She’d meant to call Alex so they could get their stories straight about what had happened to Gemma. The truth was that they didn’t know where she was, and that was as good an answer as any.

“So, what the hell happened last night?” Alex asked her directly.

“I have no idea.” Harper shook her head and sat down in the chair in front of her desk. “I don’t even know what those . . . those things were.”

“I can barely even remember what they look like anymore.” His brow furrowed as he tried to think. “Last night’s a weird blur of images that don’t even make sense.”

“That’s probably because you hit your head,” Harper said.

Alex seemed to think about it for a minute, then said, “No. I don’t think so. I remember everything really clearly until we were in the cove and that song started.”

Harper had actually forgotten about the song until Alex men­tioned it. She couldn’t remember the words, but the melody sur­faced, like a half-forgotten dream.

There were a few minutes in the cove that Harper couldn’t really remember, either. The events were a haze of confusion, though she recalled a longing and a pull toward the phantom song. Daniel had helped keep her from diving into the ocean the way Alex had, but that was about all she could remember until they were on the boat again.

“Did you swim to the island?” Harper asked, realizing that he must have.

“I think so.” He shook his head again. “I can’t really remem­ber much. There was the song, then I was swimming, and then I was on the island. Those pretty girls were there, and . . . and Gemma. She kissed me . . .” He swallowed hard.

“Do you remember the creature?” Harper asked.

“The bird?” Alex asked, and she nodded. “Is that what it was? A really big bird?”

“It was more like a bird-monster,” Harper tried to explain. “But then it changed and turned into Penn.”

“So those pretty girls are some kind of shape-shifters?” Alex asked. “Because they turned into fish, right? Gemma and the girls turned into fish, then swam off?”

“Mermaids, I think,” Harper corrected him.

“This is so insane,” Alex said quietly, almost to himself, then he looked up at Harper, his dark brown eyes locking seriously on hers. “Stupid question time, but I have to ask. Gemma hasn’t, like . . . always been a mermaid, has she? This isn’t some family curse thing like on Teen Wolf ?”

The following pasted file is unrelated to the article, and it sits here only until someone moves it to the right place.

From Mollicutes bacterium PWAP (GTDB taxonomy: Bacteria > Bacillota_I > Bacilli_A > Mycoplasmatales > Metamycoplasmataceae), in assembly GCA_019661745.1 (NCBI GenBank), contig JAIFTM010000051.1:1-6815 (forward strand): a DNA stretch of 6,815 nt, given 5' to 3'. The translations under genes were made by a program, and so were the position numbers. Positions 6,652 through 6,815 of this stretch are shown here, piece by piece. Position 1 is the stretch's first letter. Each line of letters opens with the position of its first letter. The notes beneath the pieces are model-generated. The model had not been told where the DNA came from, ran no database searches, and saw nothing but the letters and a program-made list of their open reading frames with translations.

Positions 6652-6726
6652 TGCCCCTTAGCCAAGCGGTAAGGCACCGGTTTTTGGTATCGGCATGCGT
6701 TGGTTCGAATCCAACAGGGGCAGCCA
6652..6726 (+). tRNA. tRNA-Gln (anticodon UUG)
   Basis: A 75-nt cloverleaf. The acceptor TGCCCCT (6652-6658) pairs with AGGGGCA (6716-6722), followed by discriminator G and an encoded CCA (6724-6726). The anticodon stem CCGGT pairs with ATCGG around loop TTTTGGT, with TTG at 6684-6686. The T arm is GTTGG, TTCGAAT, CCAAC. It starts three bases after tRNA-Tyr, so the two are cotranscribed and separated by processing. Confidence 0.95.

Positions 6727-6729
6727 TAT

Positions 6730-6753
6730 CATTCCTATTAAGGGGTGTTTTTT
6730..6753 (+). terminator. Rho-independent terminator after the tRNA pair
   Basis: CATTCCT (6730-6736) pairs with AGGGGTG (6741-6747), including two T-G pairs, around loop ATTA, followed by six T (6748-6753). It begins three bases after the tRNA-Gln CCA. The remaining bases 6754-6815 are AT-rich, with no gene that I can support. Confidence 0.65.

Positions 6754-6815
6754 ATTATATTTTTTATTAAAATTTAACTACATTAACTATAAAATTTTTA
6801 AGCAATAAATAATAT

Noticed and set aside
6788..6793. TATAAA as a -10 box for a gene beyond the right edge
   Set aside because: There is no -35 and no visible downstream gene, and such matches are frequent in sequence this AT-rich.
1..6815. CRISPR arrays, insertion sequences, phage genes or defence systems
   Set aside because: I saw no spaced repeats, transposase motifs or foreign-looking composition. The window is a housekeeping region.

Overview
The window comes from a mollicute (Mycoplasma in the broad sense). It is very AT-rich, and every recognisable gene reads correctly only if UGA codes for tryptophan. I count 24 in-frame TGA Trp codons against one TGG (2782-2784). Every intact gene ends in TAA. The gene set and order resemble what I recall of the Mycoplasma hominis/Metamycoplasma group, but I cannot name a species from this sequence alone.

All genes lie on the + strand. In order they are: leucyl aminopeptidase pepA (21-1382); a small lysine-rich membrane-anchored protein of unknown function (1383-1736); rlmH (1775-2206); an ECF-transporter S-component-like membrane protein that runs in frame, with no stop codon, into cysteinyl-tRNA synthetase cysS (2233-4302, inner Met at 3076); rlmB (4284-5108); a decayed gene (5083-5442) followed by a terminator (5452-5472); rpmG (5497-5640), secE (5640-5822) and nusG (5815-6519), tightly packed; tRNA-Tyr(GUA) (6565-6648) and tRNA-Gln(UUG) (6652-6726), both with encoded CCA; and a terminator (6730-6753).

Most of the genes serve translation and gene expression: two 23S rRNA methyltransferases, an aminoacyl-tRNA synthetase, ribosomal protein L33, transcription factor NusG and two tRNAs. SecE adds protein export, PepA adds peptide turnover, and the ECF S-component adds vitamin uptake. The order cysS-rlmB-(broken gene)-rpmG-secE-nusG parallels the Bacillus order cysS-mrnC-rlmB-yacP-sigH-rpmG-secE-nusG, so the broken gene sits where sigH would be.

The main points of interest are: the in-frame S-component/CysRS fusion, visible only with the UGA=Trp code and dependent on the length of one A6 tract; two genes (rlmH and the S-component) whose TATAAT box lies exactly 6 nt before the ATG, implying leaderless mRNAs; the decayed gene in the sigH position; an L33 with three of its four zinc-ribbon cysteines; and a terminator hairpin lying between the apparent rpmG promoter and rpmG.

“No.” Harper smiled despite herself and shook her head. “No. There’s no history of mermaids or any other mythologi­cal beings in our family.”

“Okay. Good,” Alex said, then changed his mind and wagged his head back and forth. “Well, not really. If you knew what this was, it would be easier to deal with.”

“It certainly would,” she agreed.

“So you don’t have any idea what Gemma or Penn or the girls might be?” Alex asked.

“No,” Harper admitted regretfully.

“And you don’t know where they went?”

“Nope.”

“So. How are we gonna get her back?” Alex asked.

“Well . . .” Harper took a deep breath. “We figure out what they are and how to stop them, then we find them and we take Gemma back.”

TWO

Metamorphoses

Marcy had been talking for a while, but Harper hadn’t been listening. She sat at the desk, staring into space and trying to figure out what to do.

When Alex left the night before, they’d both agreed that they had to continue on with life like normal until they found Gemma. That meant going to work, even when Harper would rather be at home scouring the Internet for clues about what Gemma might have become.

She’d spent a lot of time on sites that claimed to be experts on Bigfoot and el chupacabra, but nobody had heard of a bizarre bird-monster that also turned into a fish-human hybrid and a beautiful teenage girl.

By the time she fell asleep very late last night, Harper had begun to believe that she’d made up the whole thing. It was some weird stress-induced hallucination. That was the only logical explanation for what she’d seen.

“But I was like, you can’t make a fur coat out of basset hounds,” Marcy was saying when Harper started tuning back in. “It’s not like I’m Cruella De Vil, you know?”

“No, it’s not,” Harper replied absently.

Marcy scoffed and stared at her above her dark-framed glasses. “You haven’t listened to a word I’ve said, have you, Harper?”

“You’re not Cruella De Vil.” Harper forced a thin smile at her.

Marcy rolled her eyes. “Lucky guess.”

“How is that lucky?” Harper asked.

The bell of the library’s front door rang as it swung open, and Harper pulled her eyes away from Marcy’s annoyed gaze to see Alex come striding over to the desk. He grinned broadly, which was a massive change from the grim expression he’d worn last night.

“You heard from her?” Harper blurted out, interrupting Marcy midsentence after she’d begun talking about basset hounds again.

“No.” Alex’s smile faltered for a moment as he rested his arms on the desk in front of her. “But I do have good news.”

“Yeah?” Harper leaned forward.

“I figured it out.” His smile returned as brightly as before. “Sirens.”

“Sirens?” Harper frowned in confusion. “Like police sirens?”

“Is this about Gemma?” Marcy asked, managing to sound concerned for once. “Did the police find her?”

“No,” Alex said. “Where’s your section on mythology?”

“Mythology?” Harper echoed, as he was already taking a step back from the desk.

“Yeah, like Greek mythology,” Alex elaborated.

“Back in the corner, past the children’s books,” Harper said, motioning to the other side of the library.

“Great.” He smiled wider, and before she could ask him any­thing more, he darted back to where she’d pointed.